CONCEIVED AND DIRECTED BY
Gordon Quinn and Gerald Temaner
Facets Video (DVD)
Interview w/Filmmakers; The Family; Seven Years Later; The Family; Forty Years Later; Documents from the Early Years
"Kartemquin Films Collection - The Early Years, Vol. 3" Revoew
A remarkable documenting of the awesomeness of the birthing experience, Marco is a 1970 documentary being brought back to life by those incredible folks at Facets Video for a DVD release. A product of The Kartemquin Films Collection, Marco was one of the early films, a film that manages to feel timely even though it's core issues are issues that no longer present as controversial in the childbirth arena.
Marco follows the wife of one of the filmmakers who decides to give birth without pain medication using the Lamaze method of childbirth. Coached by her own husband, she is confronted with disbelief, superstition and, at times, downright hostility. In order to find a doctor who will respect their wishes, these parents-to-be have to make arrangements with a hospital in Wisconsin and race over the state line when the baby comes.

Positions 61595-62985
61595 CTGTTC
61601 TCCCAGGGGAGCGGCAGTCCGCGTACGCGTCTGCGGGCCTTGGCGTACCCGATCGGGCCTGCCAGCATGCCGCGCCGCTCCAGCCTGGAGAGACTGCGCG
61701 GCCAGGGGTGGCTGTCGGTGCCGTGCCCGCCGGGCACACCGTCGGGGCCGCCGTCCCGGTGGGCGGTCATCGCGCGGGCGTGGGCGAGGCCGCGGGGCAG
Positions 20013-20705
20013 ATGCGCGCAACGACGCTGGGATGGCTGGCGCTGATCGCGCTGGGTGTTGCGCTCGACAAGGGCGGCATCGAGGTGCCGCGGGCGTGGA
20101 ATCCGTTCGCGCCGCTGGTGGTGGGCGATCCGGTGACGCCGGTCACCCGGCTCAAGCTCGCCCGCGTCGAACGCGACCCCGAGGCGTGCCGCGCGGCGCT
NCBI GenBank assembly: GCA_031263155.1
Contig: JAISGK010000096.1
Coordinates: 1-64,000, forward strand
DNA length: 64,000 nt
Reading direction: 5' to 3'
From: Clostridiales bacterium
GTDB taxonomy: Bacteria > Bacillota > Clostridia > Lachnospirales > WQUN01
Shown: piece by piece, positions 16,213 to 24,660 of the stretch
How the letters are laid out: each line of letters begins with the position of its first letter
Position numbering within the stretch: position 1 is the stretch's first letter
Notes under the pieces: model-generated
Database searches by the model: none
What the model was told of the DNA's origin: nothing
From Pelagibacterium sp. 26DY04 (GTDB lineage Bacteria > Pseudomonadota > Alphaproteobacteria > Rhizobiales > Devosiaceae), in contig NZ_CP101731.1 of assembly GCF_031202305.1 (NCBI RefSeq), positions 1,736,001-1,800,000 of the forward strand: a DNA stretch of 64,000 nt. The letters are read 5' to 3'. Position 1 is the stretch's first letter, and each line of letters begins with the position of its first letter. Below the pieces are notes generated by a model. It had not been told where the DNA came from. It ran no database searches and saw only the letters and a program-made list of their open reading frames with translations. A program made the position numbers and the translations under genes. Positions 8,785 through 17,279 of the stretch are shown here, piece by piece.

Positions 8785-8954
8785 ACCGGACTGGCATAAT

Seems a little weird now, doesn't it?
Yet, a mere 40 years ago the subject was quite relevant as ideas such as the Lamaze Method were considered contemporary and controversial. Marco, the name of their son, is a beautiful and lovingly constructed film that captures magnificently yet simply the full spectrum of thoughts and emotions around the birthing experience ranging from innocence to humor to pain and, of course, a bit of anxiety.
This 82-minute DVD includes a host of DVD extras, including an interview with the filmmakers and multiple looks at the family involved years later. Co-directed by Gordon Quinn and Gerald Temaner, Marco goes deep inside the lives of this couple and, as did the vast majority of the Kartemquin films, it makes you feel like you're truly experiencing their lives. Marco also features an exceptional original score courtesy of the fantastic Philip Glass, a perfect touch to companion this intimate gem of a film.
© Written by Richard Propes
The Independent Critic